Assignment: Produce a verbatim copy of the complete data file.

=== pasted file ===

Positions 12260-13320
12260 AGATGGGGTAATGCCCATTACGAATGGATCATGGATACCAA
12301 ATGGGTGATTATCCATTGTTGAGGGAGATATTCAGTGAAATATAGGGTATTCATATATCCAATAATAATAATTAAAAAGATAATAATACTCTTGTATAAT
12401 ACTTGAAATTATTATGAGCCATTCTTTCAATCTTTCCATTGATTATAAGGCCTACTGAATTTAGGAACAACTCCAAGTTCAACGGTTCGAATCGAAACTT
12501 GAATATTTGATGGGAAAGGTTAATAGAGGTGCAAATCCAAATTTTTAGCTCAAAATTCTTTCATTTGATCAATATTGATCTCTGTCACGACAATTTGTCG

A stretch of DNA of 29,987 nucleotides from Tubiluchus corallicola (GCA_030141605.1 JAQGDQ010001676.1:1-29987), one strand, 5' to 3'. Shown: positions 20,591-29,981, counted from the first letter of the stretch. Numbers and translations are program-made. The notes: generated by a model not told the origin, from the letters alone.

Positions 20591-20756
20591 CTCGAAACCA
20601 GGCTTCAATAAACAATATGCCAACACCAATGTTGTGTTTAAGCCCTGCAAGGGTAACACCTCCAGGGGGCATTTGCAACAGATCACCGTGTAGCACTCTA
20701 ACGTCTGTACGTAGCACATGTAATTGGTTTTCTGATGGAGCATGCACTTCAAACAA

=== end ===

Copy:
Positions 12260-13320
12260 AGATGGGGTAATGCCCATTACGAATGGATCATGGATACCAA
12301 ATGGGTGATTATCCATTGTTGAGGGAGATATTCAGTGAAATATAGGGTATTCATATATCCAATAATAATAATTAAAAAGATAATAATACTCTTGTATAAT
12401 ACTTGAAATTATTATGAGCCATTCTTTCAATCTTTCCATTGATTATAAGGCCTACTGAATTTAGGAACAACTCCAAGTTCAACGGTTCGAATCGAAACTT
12501 GAATATTTGATGGGAAAGGTTAATAGAGGTGCAAATCCAAATTTTTAGCTCAAAATTCTTTCATTTGATCAATATTGATCTCTGTCACGACAATTTGTCG

A stretch of DNA of 29,987 nucleotides from Tubiluchus corallicola (GCA_030141605.1 JAQGDQ010001676.1:1-29987), one strand, 5' to 3'. Shown: positions 20,591-29,981, counted from the first letter of the stretch. Numbers and translations are program-made. The notes: generated by a model not told the origin, from the letters alone.

Positions 20591-20756
20591 CTCGAAACCA
20601 GGCTTCAATAAACAATATGCCAACACCAATGTTGTGTTTAAGCCCTGCAAGGGTAACACCTCCAGGGGGCATTTGCAACAGATCACCGTGTAGCACTCTA
20701 ACGTCTGTACGTAGCACATGTAATTGGTTTTCTGATGGAGCATGCACTTCAAACAA